Banksters Win One, Lose One in Congress
By Bernie Horn
May 1, 2009 - 10:57am ET
Yesterday, the U.S. House of Representatives handed bankers in the credit card industry a defeat. But almost simultaneously, mortgage bankers won big in the Senate. Senator Richard Durbin lamented that the banks “are still the most powerful lobby on Capitol Hill. And they frankly own the place.”
This is a tale of two tallies.
In the U.S. House, H.R.627, the Credit Cardholders’ Bill of Rights Act passed by the overwhelming margin of 357 to 70. This measure, sponsored by Rep. Carolyn Maloney (D-NY), would prevent credit card companies from:
• Hiking interest rates any time and for no reason.
• Applying newly-increased interest rates to prior existing balances.
• Imposing major penalties for minor transgressions.
• Imposing late fees even when it is proven that payment was mailed on time.
• Imposing finance charges on balances repaid on time.
• Marketing and issuing cards to young people who are clearly unable to repay debt.
It should surprise no one that polls show Americans overwhelming support this bill. Because they were afraid of a voter backlash, most Republicans supported H.R. 627 on the final vote. But first, almost all of the Republicans voted to kill the bill in a parliamentary maneuver—a motion to recommit that failed 164 to 263.
The bill now moves to the Senate where a similar measure, S. 414—the Credit Card Accountability, Responsibility and Reform Act (Credit CARD Act) sponsored by Senator Chris Dodd (D-CT)—was approved by the Banking Committee on a straight party-line vote of 12 to 11. Senate Majority Leader Harry Reid indicated that he will try to bring the bill to the floor sometime next week.
That will be a much tougher fight. The Dodd bill has no Republican support, it will need 60 votes to overcome a filibuster, and the progressives couldn’t even get 50 votes for a different, but equally important, banking bill…
Yesterday in the U.S. Senate, the banks won the key vote on S. 896, the Helping Families Save Their Homes Act, which has already passed the House as H.R. 1106. The vote was on Senator Durbin’s amendment that would allow judges to modify residential mortgages in bankruptcy. (This provision is saddled with extremely bad message framing—they call it “cramdown.”)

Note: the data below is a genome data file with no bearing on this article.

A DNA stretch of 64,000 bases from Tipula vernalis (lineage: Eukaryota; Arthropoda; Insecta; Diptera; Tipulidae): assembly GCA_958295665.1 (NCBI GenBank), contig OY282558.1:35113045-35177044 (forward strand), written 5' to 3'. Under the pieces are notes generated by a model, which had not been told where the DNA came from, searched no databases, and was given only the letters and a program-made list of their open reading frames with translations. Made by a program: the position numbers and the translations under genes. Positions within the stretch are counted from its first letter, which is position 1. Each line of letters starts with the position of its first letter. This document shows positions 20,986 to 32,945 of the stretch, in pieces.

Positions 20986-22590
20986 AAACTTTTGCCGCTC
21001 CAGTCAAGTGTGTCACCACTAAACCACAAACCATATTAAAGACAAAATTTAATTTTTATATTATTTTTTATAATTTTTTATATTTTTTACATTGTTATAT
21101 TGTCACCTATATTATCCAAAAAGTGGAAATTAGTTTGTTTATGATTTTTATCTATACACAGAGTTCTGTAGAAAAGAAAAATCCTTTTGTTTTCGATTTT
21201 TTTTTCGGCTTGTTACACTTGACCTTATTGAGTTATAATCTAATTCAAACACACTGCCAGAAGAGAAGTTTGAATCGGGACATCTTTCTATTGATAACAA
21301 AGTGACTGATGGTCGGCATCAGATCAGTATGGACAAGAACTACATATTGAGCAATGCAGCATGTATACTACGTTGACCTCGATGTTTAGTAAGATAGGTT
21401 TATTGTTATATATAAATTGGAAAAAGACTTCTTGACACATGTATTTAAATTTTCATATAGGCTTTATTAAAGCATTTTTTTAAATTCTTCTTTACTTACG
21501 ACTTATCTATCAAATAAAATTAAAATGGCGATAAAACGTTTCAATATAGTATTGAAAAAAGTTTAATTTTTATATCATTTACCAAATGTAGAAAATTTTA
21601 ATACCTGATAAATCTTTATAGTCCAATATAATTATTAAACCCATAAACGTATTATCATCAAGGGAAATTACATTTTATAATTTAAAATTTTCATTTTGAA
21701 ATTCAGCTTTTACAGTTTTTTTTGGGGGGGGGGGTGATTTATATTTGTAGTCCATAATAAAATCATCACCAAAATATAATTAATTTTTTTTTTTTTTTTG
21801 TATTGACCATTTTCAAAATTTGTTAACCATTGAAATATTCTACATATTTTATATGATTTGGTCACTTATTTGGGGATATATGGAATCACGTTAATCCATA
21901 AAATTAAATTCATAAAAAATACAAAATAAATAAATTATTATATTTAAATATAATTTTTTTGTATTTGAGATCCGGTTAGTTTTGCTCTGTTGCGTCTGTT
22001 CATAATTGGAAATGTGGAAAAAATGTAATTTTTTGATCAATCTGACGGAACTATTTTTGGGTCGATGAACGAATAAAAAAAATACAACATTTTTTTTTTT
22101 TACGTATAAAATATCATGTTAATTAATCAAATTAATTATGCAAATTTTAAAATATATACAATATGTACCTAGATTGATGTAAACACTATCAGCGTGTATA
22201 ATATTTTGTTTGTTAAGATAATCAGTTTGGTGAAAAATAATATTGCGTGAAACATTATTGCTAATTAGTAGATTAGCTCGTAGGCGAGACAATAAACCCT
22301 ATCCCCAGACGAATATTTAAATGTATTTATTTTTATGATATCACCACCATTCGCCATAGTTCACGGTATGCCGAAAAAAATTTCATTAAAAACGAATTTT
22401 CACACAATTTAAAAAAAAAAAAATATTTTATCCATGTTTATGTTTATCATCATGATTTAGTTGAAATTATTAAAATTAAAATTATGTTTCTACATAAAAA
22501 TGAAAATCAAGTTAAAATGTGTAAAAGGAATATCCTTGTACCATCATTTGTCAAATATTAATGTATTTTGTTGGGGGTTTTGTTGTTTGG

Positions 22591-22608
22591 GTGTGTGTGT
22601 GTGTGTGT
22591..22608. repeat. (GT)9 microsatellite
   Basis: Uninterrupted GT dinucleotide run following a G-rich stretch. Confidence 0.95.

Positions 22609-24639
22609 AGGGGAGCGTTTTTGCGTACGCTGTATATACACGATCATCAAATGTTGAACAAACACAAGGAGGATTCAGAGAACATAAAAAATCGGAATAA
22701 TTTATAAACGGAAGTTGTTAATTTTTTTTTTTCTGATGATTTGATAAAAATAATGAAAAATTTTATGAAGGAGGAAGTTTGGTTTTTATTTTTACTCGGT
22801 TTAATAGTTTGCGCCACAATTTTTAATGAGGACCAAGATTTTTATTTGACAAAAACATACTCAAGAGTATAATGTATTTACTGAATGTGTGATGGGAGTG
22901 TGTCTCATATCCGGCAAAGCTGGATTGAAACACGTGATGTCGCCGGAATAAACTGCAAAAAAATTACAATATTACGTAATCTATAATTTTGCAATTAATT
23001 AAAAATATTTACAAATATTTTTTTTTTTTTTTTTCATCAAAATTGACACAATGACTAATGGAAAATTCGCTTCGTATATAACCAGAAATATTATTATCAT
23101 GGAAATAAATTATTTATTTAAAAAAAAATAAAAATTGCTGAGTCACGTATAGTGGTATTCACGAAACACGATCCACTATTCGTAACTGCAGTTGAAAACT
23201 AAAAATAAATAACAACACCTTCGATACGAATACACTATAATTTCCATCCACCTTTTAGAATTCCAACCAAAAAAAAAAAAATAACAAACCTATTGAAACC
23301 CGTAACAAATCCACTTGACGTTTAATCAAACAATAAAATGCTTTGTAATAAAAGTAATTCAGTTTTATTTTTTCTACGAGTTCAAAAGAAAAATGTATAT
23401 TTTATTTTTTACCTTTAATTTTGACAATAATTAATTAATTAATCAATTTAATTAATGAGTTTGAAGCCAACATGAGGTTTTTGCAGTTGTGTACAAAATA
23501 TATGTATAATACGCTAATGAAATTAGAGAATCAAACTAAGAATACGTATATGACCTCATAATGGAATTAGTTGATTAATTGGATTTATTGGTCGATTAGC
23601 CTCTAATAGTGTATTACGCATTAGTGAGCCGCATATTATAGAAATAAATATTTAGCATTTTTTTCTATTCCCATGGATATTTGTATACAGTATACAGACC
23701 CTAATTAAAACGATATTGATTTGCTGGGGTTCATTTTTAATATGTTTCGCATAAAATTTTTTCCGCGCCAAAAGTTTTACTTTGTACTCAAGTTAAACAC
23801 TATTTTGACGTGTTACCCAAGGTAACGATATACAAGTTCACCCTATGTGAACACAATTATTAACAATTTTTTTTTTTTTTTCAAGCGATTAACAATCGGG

Even though the Durbin amendment was supported by President Obama, it failed 45 to 51 with 11 “centrist” Democrats voting against.
The argument for the Durbin amendment is that we should treat residential mortgages the same way we currently treat business mortgages, vacation home mortgages, and secured loans on boats and cars. The court tries to work out a payment plan designed to prevent the loss of the secured asset. In fact, residential mortgages were treated this way in bankruptcy court until 1978.
Without this bankruptcy provision, President Obama’s plan to address the housing foreclosure crisis will essentially be limited to federal subsidies—which can’t do a lot of good. There’s a reasonable argument that everyone, banks included, would benefit from the bankruptcy provision and Citibank has endorsed it. But all the other banks ganged up to defeat it.
There is a moral to this story. No matter what progressive measure President Obama proposes, and no matter what slightly-compromised but still strong legislation is passed by the U.S. House of Representatives, it won’t become law without the support of the so-called “moderate” Democrats in the Senate.
Here are the Democrats who voted against the Durbin amendment: Max Baucus (MT), Michael Bennet (CO), Robert Byrd (WV), Tom Carper (DE), Byron Dorgan (ND), Tim Johnson (SD), Mary Landrieu (LA), Blanche Lincoln (AR), Ben Nelson (NE), Mark Pryor (AR), Arlen Specter (PA), and Jon Tester (MT). The credit card legislation—and all other progressive priorities—are in their hands. We’d better figure out a way to swing them to our side.
The writer is a Senior Fellow at Campaign for America’s Future and author of the recent book, "Framing the Future: How Progressive Values Can Win Elections and Influence People."
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